• 20 David Mendosa // Feb 2, 2015 at 11:55 am

    Dear Pawan,

    I have never heard that anyone can grow intolerant of metformin but you must build up the dose very slowly. See:
    http://www.mendosa.com/blog/?p=1261

    And most of your beta cells in your pancreas may have failed. But even more likely you are eating too many grams of carbohydrates, which are the only things that raise our blood sugar level very much. I mean particularly grains and grain products like bread, potatoes, and sugar. Cutting WAY back on carbs is by far the best alternative. Next best and necessary if your beta cells are mostly gone is insulin shots.

    With metta,
    David

  • 21 lois // Jul 21, 2015 at 9:51 am

    Can you ever come off met for min or is it something you always have to take even with diet regulated ???

  • 22 David Mendosa // Jul 21, 2015 at 10:20 am

    That doctor recommends that you take metformin forever. But personally I am able to control my diabetes without it, Lois.

  • 23 TB // Sep 8, 2015 at 7:33 am

    I have been taking Metformin 500 mg 2 x’s daily for 17 months; my blood A1C was at 8.5, it dropped down to 6.5 three months after starting metformin, and now its at 6.2 for the last 6 months. Methformin is starting to make my legs swell w/lots of pain, and I feel very sluggish when walking. I stropped taking methformin for 2 days my swelling has gone down, my leg pain is getting much better, and my energy is getting better. Should my doctor take me off methformin?

  • 24 David Mendosa // Sep 8, 2015 at 7:45 am

    You should definitely schedule an appointment with your doctor as soon as you can, TB. The leg pain and swelling is not something that I have ever heard being a side effect of metformin, but of course everyone of us is different. If your doctor takes you off metformin, you will need to take something else, probably insulin or one of the GLP-1 agonists (Bydureon or Victoza probably), because you still need to bring your A1C level considerably lower. The better alternative, of course, is to get your weight to normal, if it isn’t already, and bring your A1C level down to normal, both by following a very low-carb diet. Your doctor may or may not support you in this effort, but it is your choice and not for me to advise.

  • 25 Prince // Nov 7, 2015 at 6:18 am

    Hi Dave,
    I have been on metformin(glucophage) for 5 yrs now. Taking between 1500 to 3000mg per day depending on my diet. I try to stay away from carbs but do take a little sometimes for energy. I’ve lost weight from 89 to 84kg. Lately my numbers are not coming down even when I take my drugs. Last night my number read 112, I had oats and took 1000mg. Woke up this morning and it reads 170. I’m I becoming resistant to metformin? What can I do to make my numbers go down? I also take Gabapentin for the leg spikes in the nights.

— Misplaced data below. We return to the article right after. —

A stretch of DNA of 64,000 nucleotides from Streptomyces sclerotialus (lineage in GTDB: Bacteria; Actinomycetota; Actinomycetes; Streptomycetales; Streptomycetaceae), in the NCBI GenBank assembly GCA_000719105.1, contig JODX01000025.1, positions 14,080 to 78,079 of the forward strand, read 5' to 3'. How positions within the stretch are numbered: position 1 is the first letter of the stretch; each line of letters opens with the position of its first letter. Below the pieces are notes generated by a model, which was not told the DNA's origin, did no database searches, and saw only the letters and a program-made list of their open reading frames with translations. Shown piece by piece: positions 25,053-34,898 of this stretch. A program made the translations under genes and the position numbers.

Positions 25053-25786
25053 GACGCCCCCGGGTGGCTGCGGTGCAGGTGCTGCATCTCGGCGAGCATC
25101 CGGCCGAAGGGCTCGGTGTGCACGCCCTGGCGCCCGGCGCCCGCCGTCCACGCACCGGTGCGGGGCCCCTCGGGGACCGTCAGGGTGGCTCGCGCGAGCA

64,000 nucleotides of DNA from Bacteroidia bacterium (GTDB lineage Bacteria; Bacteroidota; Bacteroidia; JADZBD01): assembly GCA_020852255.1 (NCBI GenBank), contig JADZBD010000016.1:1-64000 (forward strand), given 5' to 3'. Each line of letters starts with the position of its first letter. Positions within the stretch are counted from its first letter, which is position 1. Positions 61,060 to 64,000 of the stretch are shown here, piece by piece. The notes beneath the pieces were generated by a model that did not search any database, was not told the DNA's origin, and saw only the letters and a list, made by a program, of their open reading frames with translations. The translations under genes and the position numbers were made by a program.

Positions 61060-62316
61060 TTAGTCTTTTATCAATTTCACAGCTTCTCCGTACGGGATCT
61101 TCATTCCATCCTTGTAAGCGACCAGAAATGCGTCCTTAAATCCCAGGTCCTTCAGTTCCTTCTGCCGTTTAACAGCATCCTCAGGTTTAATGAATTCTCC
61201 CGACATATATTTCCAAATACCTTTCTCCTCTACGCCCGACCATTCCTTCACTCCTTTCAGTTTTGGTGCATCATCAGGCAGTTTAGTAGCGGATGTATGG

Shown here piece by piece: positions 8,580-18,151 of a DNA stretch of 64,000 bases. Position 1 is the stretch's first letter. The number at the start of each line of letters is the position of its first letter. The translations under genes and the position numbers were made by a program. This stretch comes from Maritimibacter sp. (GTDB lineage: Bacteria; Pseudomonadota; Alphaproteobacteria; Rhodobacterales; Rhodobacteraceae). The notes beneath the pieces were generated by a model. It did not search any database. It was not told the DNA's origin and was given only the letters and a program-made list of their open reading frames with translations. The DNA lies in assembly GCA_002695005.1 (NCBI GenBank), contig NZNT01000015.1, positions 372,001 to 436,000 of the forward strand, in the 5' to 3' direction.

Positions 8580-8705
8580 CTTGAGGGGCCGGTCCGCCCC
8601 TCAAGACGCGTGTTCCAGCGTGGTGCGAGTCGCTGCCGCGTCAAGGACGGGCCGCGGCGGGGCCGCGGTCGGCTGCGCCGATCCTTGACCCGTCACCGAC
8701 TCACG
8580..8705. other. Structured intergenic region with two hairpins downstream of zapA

• 26 David Mendosa // Nov 7, 2015 at 8:25 am

    Thanks for asking, Prince. My major suggestion is to count the carbs you eat (total, not net). You will probably find that you are getting more than 50 grams per day. If so, start cutting back, the first step being with the high glycemic carbs in potatoes and wheat and rice. BTW, we do not need carbs for energy once we have converted our metabolism to burning fats for fuel.

  • 27 Juanita // Nov 7, 2015 at 6:13 pm

    I just decided to go back on metformin….is ER better than reg. do you think I can get off insulin ( lantus)

  • 28 David Mendosa // Nov 7, 2015 at 7:06 pm

    I would guess that ER is better, Juanita. But I really haven’t heard of any studies about it.

    Unless you have type 1 diabetes, you certainly can get off insulin — and in fact you can get off all diabetes medications. All you have to do is to eat on a very low-carb diet of about 50 grams of carbohydrates per day. That certainly sounds simple, but it is one of the hardest things to do. Eventually, however, if your experience is like mine, you will be grateful for it and totally accept that we can live without bread or any grains or in fact many carbohydrates. Hard at first to be sure. But eventually something that I now take for granted and don’t miss the carbs one bit.

  • 29 David Mendosa // Nov 13, 2015 at 6:13 pm

    Yes, ER is probably better, Juanita. And you can get off insulin when you reduce the carbs you eat far enough.

  • 30 Rhonda // Jan 19, 2016 at 3:26 pm

    Thanks for discussion about metformin. Have you ever heard of it causing someone to have shortness of breath (with me it is with exercise ) and something like a general all over tiredness almost depression?

  • 31 MARALYN // Jan 21, 2016 at 10:05 am

    I have been on metformin since October 15th 2015 had an average glucose reading of 12.5 I have using low carb. Diet and a gradual increase from 1000 mg -2000 over 4 week period always taking with food by the way lost 3 stone .